The developed market equities (including Japan) have outperformed the emerging market equity by a fair distance in the first quarter of 2013. The most significant outperformance comes from the U.S., Japan and U.K. equity markets. This article discusses the reasons for believing that the remainder of 2013 might not be rosy for the developed markets and they might underperform compared to emerging market equities. Even if returns remain negative for all markets, developed market equity might witness a sharper decline.
The chart below gives the performance of some key markets in the first quarter of 2013. Japan has been a clear winner with the BOJ committed towards an inflation target of 2% resulting in ultra expansionary monetary policies. The U.S. markets have also witnessed a strong upside amidst weakening earnings discussed in my earlier article. For the emerging markets, the returns have been negative.
The second chart, which incorporates all emerging and developed markets, also indicates the same trend. In the recent past, the divergence of returns from emerging and developed market equities has widened.
There is no doubt that growth in emerging markets has declined and central bankers are taking a more cautious than aggressive approach to rekindle growth amidst inflation concerns. At the same time, economic growth is not robust for developed markets. IMF data suggests that eurozone will be in a recession for 2013. Economic growth in the U.S. has been relatively robust. However, the latest jobs report does bring some caution. At the same time, nearly 40% of S&P 500 earnings come from the eurozone. If growth remains sluggish globally, U.S. corporate earnings will disappoint going forward.
Therefore, there are no big positive cues for developed markets, which can help equities sustain their rally. The liquidity driven rally can stall at any moment. It is important to remember that money flow has been swift from one asset class to another in the current easy money environment. The developed market equities might remain overbought in the near-term. However, a correction might just be round the corner.
On the other hand, emerging market equities look relatively depressed and valuations relatively attractive. As mentioned before, money has been swiftly moving from one asset class to another. It might therefore be possible that emerging market equities see relatively higher fund inflow over the next two quarters. This is especially true at a time when there are signs of economic recovery in China resulting from domestic demand. At the same time, growth in India has bottomed out in all probability. Further, with the Indian central bank cutting interest rates in the recent past, growth will be supported at current levels.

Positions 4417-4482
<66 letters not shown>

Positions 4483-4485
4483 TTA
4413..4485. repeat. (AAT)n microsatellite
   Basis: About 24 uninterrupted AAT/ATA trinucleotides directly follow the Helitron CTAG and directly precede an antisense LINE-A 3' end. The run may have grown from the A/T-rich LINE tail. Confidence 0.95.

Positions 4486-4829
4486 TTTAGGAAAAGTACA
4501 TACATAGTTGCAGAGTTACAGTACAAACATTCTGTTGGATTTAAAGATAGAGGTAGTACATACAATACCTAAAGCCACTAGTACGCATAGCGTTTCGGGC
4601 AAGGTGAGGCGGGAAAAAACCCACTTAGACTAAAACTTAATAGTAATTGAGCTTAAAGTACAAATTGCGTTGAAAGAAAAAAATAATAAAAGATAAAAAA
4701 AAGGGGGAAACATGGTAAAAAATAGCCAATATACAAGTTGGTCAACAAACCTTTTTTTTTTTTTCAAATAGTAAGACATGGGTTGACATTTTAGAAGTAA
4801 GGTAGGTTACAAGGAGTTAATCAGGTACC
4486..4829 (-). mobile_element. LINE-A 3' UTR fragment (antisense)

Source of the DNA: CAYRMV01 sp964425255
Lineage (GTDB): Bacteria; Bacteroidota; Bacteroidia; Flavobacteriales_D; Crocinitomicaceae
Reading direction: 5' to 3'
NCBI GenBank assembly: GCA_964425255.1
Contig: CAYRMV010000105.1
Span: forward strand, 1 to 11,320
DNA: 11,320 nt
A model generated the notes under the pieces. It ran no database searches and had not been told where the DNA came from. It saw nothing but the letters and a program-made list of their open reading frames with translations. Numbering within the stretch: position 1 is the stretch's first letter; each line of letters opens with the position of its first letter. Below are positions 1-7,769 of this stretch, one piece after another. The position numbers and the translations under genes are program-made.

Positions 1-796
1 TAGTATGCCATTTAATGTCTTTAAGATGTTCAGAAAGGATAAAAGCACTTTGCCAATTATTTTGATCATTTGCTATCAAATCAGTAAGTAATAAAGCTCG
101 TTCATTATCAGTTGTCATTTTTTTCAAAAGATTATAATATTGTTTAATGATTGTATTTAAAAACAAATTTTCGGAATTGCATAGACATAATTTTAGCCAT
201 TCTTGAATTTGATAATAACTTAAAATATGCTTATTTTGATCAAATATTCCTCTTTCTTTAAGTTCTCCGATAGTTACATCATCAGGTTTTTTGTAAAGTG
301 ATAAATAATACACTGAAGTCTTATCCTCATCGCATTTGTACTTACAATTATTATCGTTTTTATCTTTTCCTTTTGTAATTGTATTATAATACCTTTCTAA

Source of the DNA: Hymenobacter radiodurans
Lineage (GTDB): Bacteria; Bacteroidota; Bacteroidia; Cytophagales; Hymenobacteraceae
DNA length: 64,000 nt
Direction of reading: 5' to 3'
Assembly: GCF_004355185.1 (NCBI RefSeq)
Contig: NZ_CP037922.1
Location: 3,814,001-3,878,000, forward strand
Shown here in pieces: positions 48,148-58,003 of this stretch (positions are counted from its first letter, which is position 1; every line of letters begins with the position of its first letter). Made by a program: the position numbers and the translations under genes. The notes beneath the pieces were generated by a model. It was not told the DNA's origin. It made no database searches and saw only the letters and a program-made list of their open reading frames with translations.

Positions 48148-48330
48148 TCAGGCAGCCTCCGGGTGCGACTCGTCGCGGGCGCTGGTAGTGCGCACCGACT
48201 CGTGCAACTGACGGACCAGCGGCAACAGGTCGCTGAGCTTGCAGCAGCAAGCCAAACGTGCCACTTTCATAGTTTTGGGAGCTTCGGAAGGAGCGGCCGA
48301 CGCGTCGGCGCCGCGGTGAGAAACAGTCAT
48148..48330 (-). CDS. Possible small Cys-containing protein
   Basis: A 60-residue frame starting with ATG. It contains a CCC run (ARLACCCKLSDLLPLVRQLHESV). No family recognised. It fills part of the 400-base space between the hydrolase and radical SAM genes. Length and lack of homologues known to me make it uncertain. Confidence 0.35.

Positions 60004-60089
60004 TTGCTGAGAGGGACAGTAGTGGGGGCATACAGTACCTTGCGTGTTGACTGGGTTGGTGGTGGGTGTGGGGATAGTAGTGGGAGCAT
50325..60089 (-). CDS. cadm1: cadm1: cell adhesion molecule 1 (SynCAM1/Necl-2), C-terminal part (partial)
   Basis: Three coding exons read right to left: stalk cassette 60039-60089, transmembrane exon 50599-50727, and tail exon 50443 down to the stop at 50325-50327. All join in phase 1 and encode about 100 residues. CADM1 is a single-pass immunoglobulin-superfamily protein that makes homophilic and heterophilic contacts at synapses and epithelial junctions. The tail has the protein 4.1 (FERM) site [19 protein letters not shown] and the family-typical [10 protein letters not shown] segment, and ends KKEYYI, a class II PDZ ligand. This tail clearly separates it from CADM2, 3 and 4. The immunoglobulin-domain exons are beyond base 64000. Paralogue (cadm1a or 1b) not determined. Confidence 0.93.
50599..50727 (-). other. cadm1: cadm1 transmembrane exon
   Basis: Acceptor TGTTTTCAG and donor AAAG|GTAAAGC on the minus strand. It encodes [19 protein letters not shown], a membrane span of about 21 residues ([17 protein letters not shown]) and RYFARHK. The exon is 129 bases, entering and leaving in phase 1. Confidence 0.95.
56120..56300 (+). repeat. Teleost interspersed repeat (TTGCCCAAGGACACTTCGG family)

I am not suggesting the theory of financial market decoupling. The point I want to make is that it might be relatively better to be overweight emerging market equities than developed market equity at this point of time. Also, in the long term, emerging market equities will significantly outperform developed market equities. This is considering the impending infrastructural and developmental growth in emerging markets. Therefore, it does make sense to rebalance the portfolio at a time when investors can sell equities in developed market at rich valuations (certain sectors).
Considering the above discussed factors, it might be a good idea to consider exposure to the following ETF's -
Vanguard MSCI Emerging Markets ETF (VWO) for exposure to emerging market equities. The fund invests in stocks of companies located in emerging markets around the world, such as Brazil, Russia, China, Korea, and Taiwan. The fund has a low expense ratio of 0.2%.
iShares FTSE/Xinhua China 25 Index (FXI) for specific exposure to Chinese equities. China looks attractive at current levels and growth in China has bottomed out in all probability. I would still take a cautious stance and gradually invest in China.
iShares S&P India Nifty 50 Index Fund (INDY) for specific exposure to Indian equities. Growth in India also seems to have bottomed out and the recent interest rate cuts might trigger growth.
iShares MSCI Brazil Index ETF (EWZ) for specific exposure to Brazilian equities. I consider Brazil as an excellent natural resource play and I remain bullish on agricultural and industrial commodities for the long term. Recovery in China and India can be positive for equities in Brazil.
iShares MSCI Russia Capped Index Fund (ERUS) for specific exposure to Russian equities. Natural resources (energy) will be the primary growth driver for Russia in the long term. The market does look attractive with a long-term perspective and can give the double benefit of currency and stock market appreciation.